One of the more striking features of this volume in comparison to its Socratica predecessors is the number of chapters that treat the philosophy of language. By focusing on problems about unity and multiplicity that arise from predication, Pilar Spangenberg (“Debates en torno al monism linguistico en el movimiento socratico”) reconstructs a vibrant debate within the Socratic circle and the Socratic schools about the relationship between language and reality. Several of the issues raised by Spangenberg recur in later chapters. Mariana Gardella (“‘The good, one thing called by many names’ (D.L. II.106.9-10). Agathology and Eristic in Euclides of Megara”) focuses on Euclides’ embrace of anxieties about the disconnect between logos and the world as generative of eristic paradoxes designed to foster skepticism of logos in interlocutors. This pedagogical aspect present in Megaric skepticism about logos is also the subject of Francisco Villar’s contribution (“The Complex Question Fallacy in Megaric Philosophy”) focuses on the ‘complex question’, a question that forces the respondent into admitting something unacceptable because “it entails an undesirable presupposition,” such as “Have you stopped hitting your father?” (265). Villar shows how Megarics like Eubulides and Alexinus exploited the fallacy by requiring their respondents to answer ‘yes’ or ‘no’ to such questions. One of Spangenberg’s focal passages, Aristotle’s Physics I.2, 185b25–32, is also central for Deyvis Deniz Machín (“Did Aristotle have some knowledge of the grammar advocated by the Cyrenaics? Reflections on a new Cyrenaic testimony”), who focuses on ways of speaking that are peculiar to the Cyrenaics, such as the avoidance of copular and predicative sentences. While the chapter’s central claim that this Aristotelian passage should be plausibly regarded as a new testimonium, not just of the Cyrenaics, but particularly of the elder Aristippus, may not convince all readers, the chapter is nevertheless valuable for gathering together and analyzing the sources for Cyrenaic views on language.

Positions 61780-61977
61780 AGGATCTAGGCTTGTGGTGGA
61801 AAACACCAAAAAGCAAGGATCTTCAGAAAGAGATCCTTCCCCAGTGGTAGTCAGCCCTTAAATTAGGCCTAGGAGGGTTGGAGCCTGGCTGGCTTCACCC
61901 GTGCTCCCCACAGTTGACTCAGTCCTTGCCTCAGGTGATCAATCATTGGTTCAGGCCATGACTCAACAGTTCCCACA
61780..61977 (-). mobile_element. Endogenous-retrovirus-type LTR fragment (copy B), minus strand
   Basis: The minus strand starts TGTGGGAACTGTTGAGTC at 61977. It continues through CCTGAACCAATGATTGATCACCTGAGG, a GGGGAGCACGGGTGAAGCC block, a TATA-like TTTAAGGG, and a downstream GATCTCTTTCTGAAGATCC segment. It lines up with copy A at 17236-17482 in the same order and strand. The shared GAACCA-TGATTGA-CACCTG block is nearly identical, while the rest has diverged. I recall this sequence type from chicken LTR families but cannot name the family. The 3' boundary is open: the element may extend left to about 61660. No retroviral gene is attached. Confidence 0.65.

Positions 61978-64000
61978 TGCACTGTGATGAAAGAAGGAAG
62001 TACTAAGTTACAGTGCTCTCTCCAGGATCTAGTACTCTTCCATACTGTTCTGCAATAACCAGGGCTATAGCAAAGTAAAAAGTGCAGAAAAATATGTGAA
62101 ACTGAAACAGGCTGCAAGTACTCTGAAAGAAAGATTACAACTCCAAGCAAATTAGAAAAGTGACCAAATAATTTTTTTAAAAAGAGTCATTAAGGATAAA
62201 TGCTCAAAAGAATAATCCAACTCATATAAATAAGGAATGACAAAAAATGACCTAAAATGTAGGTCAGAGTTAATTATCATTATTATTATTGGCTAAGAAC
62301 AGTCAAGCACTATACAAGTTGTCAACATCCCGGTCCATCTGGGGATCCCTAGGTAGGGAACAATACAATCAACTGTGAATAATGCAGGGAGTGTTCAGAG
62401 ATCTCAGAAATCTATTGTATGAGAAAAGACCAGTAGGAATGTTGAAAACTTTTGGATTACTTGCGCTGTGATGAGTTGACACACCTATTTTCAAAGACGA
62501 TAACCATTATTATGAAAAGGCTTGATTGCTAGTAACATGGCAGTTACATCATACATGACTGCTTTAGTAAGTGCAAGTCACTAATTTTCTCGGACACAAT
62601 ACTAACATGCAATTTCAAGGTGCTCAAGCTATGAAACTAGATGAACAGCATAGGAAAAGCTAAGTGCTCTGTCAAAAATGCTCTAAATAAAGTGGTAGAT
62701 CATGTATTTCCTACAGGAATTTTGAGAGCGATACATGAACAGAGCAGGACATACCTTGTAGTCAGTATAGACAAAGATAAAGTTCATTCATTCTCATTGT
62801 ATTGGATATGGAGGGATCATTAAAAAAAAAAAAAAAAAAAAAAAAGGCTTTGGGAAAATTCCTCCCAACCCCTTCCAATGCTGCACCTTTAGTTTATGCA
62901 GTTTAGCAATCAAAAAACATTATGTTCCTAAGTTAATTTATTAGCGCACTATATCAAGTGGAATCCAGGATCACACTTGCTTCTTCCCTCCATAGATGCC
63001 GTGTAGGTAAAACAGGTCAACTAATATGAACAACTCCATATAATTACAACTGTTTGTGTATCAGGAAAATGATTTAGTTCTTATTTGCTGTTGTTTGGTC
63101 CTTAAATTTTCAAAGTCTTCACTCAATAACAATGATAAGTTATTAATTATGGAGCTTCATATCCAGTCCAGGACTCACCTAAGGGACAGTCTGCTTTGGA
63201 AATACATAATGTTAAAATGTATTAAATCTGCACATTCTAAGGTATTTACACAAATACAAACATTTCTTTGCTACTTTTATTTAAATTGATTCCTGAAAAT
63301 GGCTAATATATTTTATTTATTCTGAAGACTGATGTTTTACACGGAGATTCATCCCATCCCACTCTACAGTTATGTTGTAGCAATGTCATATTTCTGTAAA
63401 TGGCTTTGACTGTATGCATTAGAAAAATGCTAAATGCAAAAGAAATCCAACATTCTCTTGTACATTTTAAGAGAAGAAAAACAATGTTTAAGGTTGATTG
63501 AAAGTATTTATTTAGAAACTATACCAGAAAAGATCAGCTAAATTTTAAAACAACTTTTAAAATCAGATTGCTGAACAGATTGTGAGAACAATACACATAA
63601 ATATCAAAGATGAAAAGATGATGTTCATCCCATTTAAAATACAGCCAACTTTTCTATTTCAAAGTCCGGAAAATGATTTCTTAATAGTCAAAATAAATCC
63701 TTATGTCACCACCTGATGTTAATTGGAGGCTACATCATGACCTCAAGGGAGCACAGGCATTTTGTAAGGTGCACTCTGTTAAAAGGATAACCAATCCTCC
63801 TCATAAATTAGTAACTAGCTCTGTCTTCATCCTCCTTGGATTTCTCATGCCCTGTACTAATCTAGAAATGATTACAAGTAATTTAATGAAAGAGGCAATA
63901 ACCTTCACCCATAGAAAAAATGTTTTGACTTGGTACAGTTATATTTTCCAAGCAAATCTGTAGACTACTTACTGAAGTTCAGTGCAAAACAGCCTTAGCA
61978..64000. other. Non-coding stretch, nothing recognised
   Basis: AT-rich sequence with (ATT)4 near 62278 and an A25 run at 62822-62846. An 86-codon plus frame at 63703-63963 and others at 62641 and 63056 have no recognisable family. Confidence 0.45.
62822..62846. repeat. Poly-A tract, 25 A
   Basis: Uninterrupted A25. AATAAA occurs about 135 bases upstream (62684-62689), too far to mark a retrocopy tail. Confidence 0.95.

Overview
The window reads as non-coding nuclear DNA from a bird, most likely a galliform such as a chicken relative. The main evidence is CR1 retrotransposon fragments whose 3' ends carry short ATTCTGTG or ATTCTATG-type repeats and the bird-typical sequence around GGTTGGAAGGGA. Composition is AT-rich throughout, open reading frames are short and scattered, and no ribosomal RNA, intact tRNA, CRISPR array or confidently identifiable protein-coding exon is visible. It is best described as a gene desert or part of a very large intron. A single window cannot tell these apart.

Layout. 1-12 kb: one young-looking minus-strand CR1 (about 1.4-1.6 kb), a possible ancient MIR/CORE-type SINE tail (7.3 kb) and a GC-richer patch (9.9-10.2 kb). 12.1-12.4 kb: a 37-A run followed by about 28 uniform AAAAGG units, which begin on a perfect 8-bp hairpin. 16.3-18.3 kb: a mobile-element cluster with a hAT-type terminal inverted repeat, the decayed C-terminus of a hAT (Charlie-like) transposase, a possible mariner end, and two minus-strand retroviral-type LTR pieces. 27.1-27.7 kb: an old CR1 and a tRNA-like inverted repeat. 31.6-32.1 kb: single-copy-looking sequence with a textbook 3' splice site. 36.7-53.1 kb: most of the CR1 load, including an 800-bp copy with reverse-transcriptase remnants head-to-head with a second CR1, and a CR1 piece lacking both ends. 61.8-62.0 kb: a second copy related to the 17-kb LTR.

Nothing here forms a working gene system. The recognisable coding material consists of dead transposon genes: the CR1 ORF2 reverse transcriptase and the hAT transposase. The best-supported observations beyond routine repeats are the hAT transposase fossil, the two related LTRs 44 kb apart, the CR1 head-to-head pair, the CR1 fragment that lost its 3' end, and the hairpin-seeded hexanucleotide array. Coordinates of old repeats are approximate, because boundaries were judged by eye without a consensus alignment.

Two complementary chapters treat different aspects of Antisthenes’ thought. In “Il concetto di ponos in Antistene,” Aldo Brancacci offers a wide-ranging study of Antisthenes’ view of ponos and demonstrates how it plays a central role in his ethics, operating on both the physical and psychological levels. Brancacci is right to argue that for Antisthenes ponos must be good-directed for it to be an ethical virtue—one can toil in vain or for the wrong reasons. An interesting facet that emerges from Brancacci’s chapter is the extent to which Antisthenes deployed mythological (or quasi-mythological) characters as paradigms for presenting or working through ethical concepts and problems, such as the value of ponos. Heracles, Ajax, Odysseus, and the (mythologized) elder Cyrus seem to have been his main vehicles for discussing ponos and related concepts like askēsis and ischus. This is perhaps not surprising given Antisthenes’ work on Homeric criticism, but it does remind us that he is as much a part of the world of Gorgias and Prodicus as the Socratic circle, and it also means that Brancacci’s chapter sits nicely next to François Renaud’s contribution, “L’exégèse homérique d’Antisthène: l’intention d’Ulysse et celle d’Homère.” Renaud’s starting point is the debate over whether Antisthenes’ criticism was allegorical, but rather than attempting to answer this question directly, Renaud uses it as a springboard to discuss Antisthenes’ interest in authorial intention. Renaud examines Antisthenes’ comments on the Cyclopes (SSR V A 189), Odysseus (V A 187), and on Homer’s handling of opinion (doxa) and truth (alētheia) (V A 194), the last of which is tied up in a debate over whether Homer contradicts himself or allows views with which he disagrees to be expressed by characters. Renaud demonstrates that Antisthenes’ criticism is concerned with uncovering different layers of meaning that an author works into a text, and his examples make clear the ethical relevance of such criticism.
Stefano Mecci’s contribution (“Terpsion of Megara and the Socratic Daemon”) illustrates the value of attending to the lesser-known figures in Socratic philosophy, even those often assumed to have no philosophical views of their own. Mecci excavates Terpsion’s views on Socrates’ daimonion, which Terpsion evidently claimed was merely a sneeze. If someone sneezed on the right, behind, or in front, it exhorted Socrates to act; if the sneeze was on the left, it dissuaded him from acting. Similarly, if Socrates himself sneezed as he was about to act, it confirmed his views; if he sneezed when he had already begun acting, it stopped him from going further. Mecci convincingly demonstrates how Terpsion’s view of Socrates’ daimonion, in having both protreptic and apotreptic functions, adapts Euclides’ view of the double daimōn. Mecci also argues that Terpsion’s view of the daimonion accords with Xenophon’s, in as much as both attempt to place it within a traditional religious framework. Mecci thus helpfully draws attention to the fact that the daimonion was central to debates over the reception of Socrates in antiquity. One wonders, however, where and how Terpsion would have presented these views.